Since Steve’s passion for healing laughter became clear, his mission is to create conscious comedy, which wakes people up as opposed to putting them to sleep. He says, "I remember reading about [comedian] George Carlin several years ago. He said that people go to comedy clubs to release just enough tension in order to be able to go back to their stifling and mediocre lives. I think that’s generally true, but I also believe that there is a whole new population that is yearning for a new way to laugh at life and let that laughter bring more light into the world. For example, I recently read the book, The Cultural Creatives: How 50 Million People Are Changing the World by Paul H. Ray and Sherry Ruth Anderson. This population—the Cultural Creatives—values personal growth and self-actualization in the context of a world that works for everyone. I was excited to read about the growth of this movement because the music and comedy on Drive Your Karma, Curb Your Dogma speaks directly to this audience. The ideas are about ‘taking the wheel’ as far as your own destiny is concerned. It’s about steering clear of limiting ideology and beliefs and about being who you were meant to be. You don’t have to be special or be the Dalai Lama in order to make a contribution. Just be yourself." Lyrics from Steve’s new CD exemplify these ideas:

"If you think you need a special key

To unlock the holy mystery

Brothers and Sisters, better be prepared for a shock

Because the whole Universe has been left unlocked."

Steve’s lyrics also speak to our fear that we are being selfish when we take time to develop our interests and talents by reminding us that:

"The unexamined life is not worth living

Philosophers have said this for so long

But I say, the unlived life is not worth examining

So be happy,

Be useful

Live long."

How do I contribute and where do I begin?

Do what you love to do. Look for ways to collaborate with others who share similar aspirations and values, says Steve Bhaerman. For example, to launch his new CD (Drive Your Karma), his performances benefit New Dimensions Radio (see locations and times below). New Dimensions Radio, a syndicated leading-edge interview show that airs on 300 public radio stations as well as on international armed-forces radio, is totally supported by listeners, and reaches 7.5 million people around the world. New Dimensions is the only national radio forum for the ideas of the cultural creative movement, and as Swami would say, "We need more for-um’s and fewer against-ums."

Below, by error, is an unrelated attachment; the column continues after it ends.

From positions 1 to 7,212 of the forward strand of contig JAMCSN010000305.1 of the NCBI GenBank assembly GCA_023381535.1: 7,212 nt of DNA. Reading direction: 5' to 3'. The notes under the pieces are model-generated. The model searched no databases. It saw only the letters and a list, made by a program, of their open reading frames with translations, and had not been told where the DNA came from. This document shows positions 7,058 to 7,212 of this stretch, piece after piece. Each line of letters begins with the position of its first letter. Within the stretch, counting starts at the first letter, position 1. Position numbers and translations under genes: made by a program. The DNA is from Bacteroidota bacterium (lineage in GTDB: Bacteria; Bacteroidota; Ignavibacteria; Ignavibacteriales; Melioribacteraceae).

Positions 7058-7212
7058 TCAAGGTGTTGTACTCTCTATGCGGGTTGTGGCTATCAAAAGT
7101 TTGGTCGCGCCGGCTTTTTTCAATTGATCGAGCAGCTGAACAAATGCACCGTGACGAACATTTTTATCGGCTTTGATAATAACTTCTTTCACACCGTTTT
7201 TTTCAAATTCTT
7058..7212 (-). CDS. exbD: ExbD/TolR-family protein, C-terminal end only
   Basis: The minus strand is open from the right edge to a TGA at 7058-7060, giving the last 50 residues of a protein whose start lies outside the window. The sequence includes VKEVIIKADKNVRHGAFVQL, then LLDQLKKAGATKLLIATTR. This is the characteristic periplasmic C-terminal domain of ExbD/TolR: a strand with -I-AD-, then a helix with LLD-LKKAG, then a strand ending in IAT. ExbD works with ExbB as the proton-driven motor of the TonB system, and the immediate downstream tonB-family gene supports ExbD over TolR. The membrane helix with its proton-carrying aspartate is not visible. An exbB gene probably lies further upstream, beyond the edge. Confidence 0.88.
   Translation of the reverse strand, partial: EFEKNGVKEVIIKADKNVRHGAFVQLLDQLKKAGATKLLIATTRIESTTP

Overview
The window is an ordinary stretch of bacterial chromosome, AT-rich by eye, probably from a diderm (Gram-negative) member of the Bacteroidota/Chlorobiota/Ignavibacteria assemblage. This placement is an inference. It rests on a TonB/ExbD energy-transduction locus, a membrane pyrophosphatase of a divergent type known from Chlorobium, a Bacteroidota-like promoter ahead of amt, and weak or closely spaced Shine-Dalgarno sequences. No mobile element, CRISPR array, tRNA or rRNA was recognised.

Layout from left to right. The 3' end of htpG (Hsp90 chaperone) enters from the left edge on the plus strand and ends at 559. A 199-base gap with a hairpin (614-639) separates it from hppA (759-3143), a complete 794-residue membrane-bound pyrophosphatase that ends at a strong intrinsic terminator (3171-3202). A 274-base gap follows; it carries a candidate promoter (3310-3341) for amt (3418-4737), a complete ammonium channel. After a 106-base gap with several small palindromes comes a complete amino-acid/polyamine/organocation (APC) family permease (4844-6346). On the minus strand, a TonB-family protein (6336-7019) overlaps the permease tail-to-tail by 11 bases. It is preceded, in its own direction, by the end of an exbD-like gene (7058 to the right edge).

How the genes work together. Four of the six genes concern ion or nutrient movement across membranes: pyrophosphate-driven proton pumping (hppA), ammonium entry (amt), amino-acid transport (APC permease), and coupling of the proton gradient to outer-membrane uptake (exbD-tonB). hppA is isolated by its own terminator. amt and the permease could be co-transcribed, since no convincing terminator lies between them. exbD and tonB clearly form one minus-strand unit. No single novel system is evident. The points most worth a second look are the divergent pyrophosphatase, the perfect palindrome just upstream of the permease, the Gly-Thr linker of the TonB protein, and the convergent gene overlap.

By collaborating with another venture such as New Dimensions Radio, Steve’s passion and talents synergistically become "larger." A win-win situation is effortlessly created for all involved—including the audience, many of whom are Cultural Creatives. By creating a forum where everyone is given a chance to further something they would like to see more of in the world—i.e. the broadcast of community-building, innovative ideas by master teachers and authors—Steve contributes to "the world." He not only develops his own products and services, but also creates a forum where everyone can participate with their passion and their talent. This win-win concept, by the way, is one of the primary ideas in James Redfield’s The Celestine Prophecy’s Eighth Insight, in which evolution is furthered by each individual’s enlightened (conscious) action—no matter how seemingly small. As Steve Bhaerman’s song goes….

Blame It On The Dalai Lama
(to the tune of Blame it on The Bossa Nova by Eydie Gormé)

"I was in a trance

When he happened by

Thinking just of me

And not the other guy

He began to speak

And every word was true

Now I’m nuts about that old Tibetan dude

Blame it on the Dalai Lama

With his playful smile

Blame it on the Dalai Lama

Loving in exile

When he started I was in a selfish mood

But now I got a Buddha attitude

Blame it on the Dalai Lama

Being of love."

Contact Steve Bhaerman for information about his seminars on "Comedy as a Healing Art," Swami’s books and tapes, or to book Steve or Swami for performances, key notes, and events at: www.beyondananda.com. Email swamib@saber.net or telephone 1 800 swamibe (1 800-792-6423).

Release Benefit Parties for: Drive Your Karma, Curb Your Dogma:
Friday, August 17, Santa Cruz, California, Santa Cruz Unity / Connections Magazine (831) 459-0522
Saturday, August 18, Palo Alto, CA, Palo Alto Unity / East West Books (650) 988-9800
Sunday, August 19, Walnut Creek, CA, Unity of Walnut Creek, (925) 937-2191
Friday, August 24, San Francisco, CA, Presidio Chapel, (707) 525-0711, 1-800-SWAMI-BE

Carol Adrienne, Ph.D., is an internationally-known workshop facilitator and author whose books have been translated into over fifteen languages. Her books include The Purpose of Your Life: Finding Your Place in the World Using Synchronicity, Intuition, and Uncommon Sense; Find Your Purpose, Change Your Life, and The Numerology Kit. She also co-authored with James Redfield, The Celestine Prophecy: An Experiential Guide and The Tenth Insight: Holding the Vision--An Experiential Guide.


Click Here to Learn More About Carol Adrienne


Read Carol's Past Columns

June 2001

May 2001

April 2001

March 2001

February 2001

January 2001

December 2000

November 2000

October 2000

September 2000

August 2000

July 2000

June 2000

May 2000

April 2000

March 2000

February 2000

January 2000